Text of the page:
Metabolic surveillance of vascular development and homeostasis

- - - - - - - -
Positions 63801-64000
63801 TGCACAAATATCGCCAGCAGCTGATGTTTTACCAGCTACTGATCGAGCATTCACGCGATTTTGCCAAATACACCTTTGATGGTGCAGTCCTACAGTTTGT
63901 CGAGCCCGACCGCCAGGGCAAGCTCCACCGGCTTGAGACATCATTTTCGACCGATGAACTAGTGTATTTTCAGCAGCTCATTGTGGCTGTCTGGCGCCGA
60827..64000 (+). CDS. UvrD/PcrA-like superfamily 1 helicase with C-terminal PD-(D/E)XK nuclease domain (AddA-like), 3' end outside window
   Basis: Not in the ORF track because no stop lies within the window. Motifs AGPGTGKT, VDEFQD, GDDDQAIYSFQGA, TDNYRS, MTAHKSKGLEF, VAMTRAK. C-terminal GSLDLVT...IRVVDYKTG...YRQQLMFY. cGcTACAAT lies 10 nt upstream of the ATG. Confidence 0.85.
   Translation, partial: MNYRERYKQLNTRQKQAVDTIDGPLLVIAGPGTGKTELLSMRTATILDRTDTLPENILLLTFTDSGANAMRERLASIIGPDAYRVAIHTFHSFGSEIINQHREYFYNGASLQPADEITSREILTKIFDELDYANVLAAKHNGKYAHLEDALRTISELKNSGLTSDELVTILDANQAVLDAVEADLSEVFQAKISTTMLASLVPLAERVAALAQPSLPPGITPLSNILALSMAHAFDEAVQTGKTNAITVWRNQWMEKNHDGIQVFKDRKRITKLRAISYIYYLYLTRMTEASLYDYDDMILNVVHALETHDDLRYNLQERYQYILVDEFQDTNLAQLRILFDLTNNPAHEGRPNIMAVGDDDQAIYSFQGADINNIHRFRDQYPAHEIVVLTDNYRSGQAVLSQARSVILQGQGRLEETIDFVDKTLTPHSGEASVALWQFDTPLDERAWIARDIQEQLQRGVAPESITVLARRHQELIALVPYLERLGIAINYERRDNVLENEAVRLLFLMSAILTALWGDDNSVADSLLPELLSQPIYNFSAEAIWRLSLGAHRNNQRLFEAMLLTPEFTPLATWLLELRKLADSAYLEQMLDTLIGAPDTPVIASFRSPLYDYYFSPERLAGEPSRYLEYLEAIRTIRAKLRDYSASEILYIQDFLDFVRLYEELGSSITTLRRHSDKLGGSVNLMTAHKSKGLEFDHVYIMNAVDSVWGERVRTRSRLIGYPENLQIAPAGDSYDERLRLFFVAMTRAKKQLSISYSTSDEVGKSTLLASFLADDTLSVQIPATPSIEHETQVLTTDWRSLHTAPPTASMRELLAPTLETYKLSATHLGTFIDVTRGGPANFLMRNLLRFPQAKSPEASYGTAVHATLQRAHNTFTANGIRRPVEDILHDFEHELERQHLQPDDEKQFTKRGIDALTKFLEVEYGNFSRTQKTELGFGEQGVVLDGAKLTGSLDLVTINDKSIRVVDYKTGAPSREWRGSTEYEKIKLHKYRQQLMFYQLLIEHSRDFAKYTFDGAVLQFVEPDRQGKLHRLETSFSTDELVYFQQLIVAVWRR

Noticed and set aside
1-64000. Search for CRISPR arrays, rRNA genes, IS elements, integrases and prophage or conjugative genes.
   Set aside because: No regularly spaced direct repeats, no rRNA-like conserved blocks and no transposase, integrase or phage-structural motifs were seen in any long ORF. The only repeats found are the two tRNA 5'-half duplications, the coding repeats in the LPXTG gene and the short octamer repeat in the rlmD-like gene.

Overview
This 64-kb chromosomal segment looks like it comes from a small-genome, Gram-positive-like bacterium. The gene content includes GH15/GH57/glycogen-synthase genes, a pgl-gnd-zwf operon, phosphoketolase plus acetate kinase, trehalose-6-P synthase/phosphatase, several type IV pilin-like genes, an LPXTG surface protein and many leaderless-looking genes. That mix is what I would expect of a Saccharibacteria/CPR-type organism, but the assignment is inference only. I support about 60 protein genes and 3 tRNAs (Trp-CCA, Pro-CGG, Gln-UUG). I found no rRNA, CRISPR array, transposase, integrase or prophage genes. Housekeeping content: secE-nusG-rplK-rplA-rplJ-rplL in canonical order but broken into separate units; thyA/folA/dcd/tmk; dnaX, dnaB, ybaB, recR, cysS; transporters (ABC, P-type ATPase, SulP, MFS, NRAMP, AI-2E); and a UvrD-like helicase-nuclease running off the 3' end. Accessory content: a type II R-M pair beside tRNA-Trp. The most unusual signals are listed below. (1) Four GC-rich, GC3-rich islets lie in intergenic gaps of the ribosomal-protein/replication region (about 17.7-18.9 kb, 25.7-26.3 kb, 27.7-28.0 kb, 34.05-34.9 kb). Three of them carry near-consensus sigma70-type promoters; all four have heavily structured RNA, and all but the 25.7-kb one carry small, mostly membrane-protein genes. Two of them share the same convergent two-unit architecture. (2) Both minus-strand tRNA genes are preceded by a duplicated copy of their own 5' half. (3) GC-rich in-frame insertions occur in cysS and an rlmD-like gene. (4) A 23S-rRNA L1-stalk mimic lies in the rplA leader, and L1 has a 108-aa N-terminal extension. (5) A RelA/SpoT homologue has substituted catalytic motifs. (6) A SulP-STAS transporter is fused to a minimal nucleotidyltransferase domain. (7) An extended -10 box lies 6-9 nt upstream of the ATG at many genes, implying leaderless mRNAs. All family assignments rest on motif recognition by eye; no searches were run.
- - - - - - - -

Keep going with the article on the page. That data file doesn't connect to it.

Endothelial cells coat the inside of blood vessels and are directly exposed to the blood. These cells are, however, much more than a protective lining as they are metabolically active and contribute to the development and preservation of a healthy vasculature and thus vital for organogenesis and organ maintenance in adulthood. Numerous factors can result in altered endothelial cell function and “endothelial adaptation” is determined to a large extent by metabolites that regulate cellular bioenergetics, serve as building blocks for DNA, RNA and proteins and that can impact on cell signalling via the post-translational modification of proteins. By making use of multi-omic approaches, stem cell methodologies, genetically altered mice and human material the IVS team investigates how metabolites regulate endothelial cell specification, homeostasis and disease phenotypes. Currently we study how metabolism regulates epitranslatomic and epigenetic mechanisms to control endothelial cell development, heterogeneity and disease states (i.e. atherosclerosis, pulmonary arterial hypertension and aging). The overall aim is to unravel novel metabolic based therapies for the preservation of endothelial cell function.